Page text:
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Dollar strength and bond yields wane, yet gold continues to decline

Commentaries & Views

The dollar opened at 106.81, traded to an intraday high of 106.97 (just below yesterday’s high), and then traded to a lower low and lower close than yesterday. Currently, the dollar index is down - 0.18% and fixed at 106.53. The chart below is a long-term daily Japanese candlestick chart of the dollar index. We have created a Fibonacci retracement from a data set beginning at the high of 114.65 achieved on September 27, 2022, to the low of 99.26 which occurred on July 18. The intraday high from both yesterday and today roughly matches the 50% retracement at 107.02.

Despite Dollar weakness and yields declining gold futures continued to trade lower. The most active December futures contract opened at $1838.70 and is currently fixed at $1834.80 after factoring in today’s decline of $6.70 or – 0.36%. Gold futures fell to their lowest value since a double bottom formed at the end of February and the beginning of March. The chart below is a daily candlestick chart of the continuous futures contract of gold which contains the MACD which indicates that gold prices are oversold. However, the two moving averages are moving very close to the formation of a death cross, which is created when the short-term 50-day moving average (solid green line) crosses below the long-term 200-day moving average (solid red line).

According to Investopedia, “The "death cross" is a market chart pattern reflecting recent price weakness. It refers to the drop of a short-term moving average—meaning the average of recent closing prices for a stock, stock index, commodity, or cryptocurrency over a set time—below a longer-term moving average.”

Recent pressure has resulted in eight consecutive price declines with each daily candlestick trading to a lower low, a lower high, and a lower close than the previous day. The eight daily candlesticks are also colored in red which is significant because it indicates that gold futures closed below their opening price. The one caveat to the decline over the last two days is the contraction of the real body size (the rectangle drawn around the open and closing price).

The daily chart above is in Heikin Ashi format. It is referred to as a Japanese average chart because of the technique used to create the candles. Unlike a candlestick chart which uses the true opening price, the Japanese average chart creates the open from the midpoint of the prior trading session. It is an exceptional chart style to indicate the strength of the trend, as well as pivot points. It also removes the noise as it creates a chart with prolonged cycles of all green or red.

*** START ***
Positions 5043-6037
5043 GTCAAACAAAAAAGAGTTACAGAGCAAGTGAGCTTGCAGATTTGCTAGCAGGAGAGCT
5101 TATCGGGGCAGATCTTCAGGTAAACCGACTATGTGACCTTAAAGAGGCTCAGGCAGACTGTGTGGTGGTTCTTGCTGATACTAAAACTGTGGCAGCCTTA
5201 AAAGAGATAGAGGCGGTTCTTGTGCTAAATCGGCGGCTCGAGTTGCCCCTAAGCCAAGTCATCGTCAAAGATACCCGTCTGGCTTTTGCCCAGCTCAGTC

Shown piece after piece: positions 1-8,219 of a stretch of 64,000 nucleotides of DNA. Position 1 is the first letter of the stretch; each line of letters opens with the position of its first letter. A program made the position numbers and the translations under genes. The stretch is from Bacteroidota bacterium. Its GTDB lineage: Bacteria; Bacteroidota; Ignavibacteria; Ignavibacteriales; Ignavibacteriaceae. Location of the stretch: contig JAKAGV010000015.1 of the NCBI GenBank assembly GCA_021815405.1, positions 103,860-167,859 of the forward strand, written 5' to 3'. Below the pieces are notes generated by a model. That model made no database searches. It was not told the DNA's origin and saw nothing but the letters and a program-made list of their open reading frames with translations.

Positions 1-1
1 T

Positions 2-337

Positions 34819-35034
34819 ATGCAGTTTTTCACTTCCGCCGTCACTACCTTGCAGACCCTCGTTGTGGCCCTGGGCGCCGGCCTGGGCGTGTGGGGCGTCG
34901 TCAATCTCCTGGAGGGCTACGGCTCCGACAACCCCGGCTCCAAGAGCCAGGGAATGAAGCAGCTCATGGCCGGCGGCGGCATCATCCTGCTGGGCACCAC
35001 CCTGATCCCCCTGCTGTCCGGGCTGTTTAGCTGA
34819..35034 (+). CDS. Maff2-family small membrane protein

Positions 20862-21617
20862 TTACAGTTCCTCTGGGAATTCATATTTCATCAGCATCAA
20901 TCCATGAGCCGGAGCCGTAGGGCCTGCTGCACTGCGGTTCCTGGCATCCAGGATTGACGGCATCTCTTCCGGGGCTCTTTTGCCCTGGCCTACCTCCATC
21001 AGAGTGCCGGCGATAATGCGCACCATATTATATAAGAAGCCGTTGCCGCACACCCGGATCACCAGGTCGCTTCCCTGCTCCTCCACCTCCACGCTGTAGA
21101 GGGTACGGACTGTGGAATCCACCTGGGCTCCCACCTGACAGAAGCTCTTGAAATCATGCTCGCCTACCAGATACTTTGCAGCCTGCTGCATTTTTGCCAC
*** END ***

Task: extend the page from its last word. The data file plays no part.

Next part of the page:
The two primary features used to determine the strength of the trend are the body size (the larger the body the stronger the trend) and whether or not there is an absence of an upper wick in red candles, or a lower wick in green candles. In both cases, these wicks indicate the possibility that the trend is weakening.

The reason for this is the absence of an upper wick in a red candle means that at no point during the trading session did the current price trade above the prior candle’s midpoint. Lastly, it is a great tool to indicate a pivot point which will typically unfold as a color change (from red to green on a bullish pivot) and usually follows a decline to an extremely small body size.

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Wishing you as always good trading,

Disclaimer: The views expressed in this article are those of the author and may not reflect those of Kitco Metals Inc. The author has made every effort to ensure accuracy of information provided; however, neither Kitco Metals Inc. nor the author can guarantee such accuracy. This article is strictly for informational purposes only. It is not a solicitation to make any exchange in commodities, securities or other financial instruments. Kitco Metals Inc. and the author of this article do not accept culpability for losses and/ or damages arising from the use of this publication.